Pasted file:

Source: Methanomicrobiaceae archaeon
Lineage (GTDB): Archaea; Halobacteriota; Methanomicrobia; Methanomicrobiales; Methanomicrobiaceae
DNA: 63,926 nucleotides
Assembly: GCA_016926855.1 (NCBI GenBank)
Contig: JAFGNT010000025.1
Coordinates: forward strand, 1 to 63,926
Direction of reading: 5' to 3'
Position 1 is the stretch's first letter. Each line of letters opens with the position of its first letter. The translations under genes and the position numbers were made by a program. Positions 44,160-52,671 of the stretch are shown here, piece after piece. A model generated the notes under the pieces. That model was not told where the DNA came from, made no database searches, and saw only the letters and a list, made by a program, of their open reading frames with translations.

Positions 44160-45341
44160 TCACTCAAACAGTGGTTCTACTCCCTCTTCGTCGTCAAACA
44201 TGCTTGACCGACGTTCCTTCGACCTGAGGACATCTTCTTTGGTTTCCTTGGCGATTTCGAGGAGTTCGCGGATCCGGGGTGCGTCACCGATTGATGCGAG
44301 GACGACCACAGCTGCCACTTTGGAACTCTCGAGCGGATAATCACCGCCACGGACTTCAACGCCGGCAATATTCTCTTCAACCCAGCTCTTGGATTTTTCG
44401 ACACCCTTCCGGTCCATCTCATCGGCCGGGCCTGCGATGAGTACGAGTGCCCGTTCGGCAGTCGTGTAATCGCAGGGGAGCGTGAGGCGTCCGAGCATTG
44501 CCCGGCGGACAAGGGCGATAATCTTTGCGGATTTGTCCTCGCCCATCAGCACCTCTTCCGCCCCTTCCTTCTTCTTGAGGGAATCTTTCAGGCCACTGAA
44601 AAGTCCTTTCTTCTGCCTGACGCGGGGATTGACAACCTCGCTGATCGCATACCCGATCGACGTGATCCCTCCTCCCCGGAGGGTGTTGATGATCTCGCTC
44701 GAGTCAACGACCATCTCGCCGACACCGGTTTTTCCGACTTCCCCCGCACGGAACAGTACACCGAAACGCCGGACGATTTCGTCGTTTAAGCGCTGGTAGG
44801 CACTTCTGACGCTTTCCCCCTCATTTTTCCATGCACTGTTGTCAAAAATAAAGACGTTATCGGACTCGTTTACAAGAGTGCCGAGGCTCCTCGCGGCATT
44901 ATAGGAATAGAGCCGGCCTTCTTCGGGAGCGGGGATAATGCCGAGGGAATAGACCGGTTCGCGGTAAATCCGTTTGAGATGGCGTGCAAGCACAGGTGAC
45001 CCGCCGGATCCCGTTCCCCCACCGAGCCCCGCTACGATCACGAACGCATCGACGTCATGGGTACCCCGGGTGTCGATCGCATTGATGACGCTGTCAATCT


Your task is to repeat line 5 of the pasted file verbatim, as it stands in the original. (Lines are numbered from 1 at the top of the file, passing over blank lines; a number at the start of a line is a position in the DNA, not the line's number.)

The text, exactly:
Contig: JAFGNT010000025.1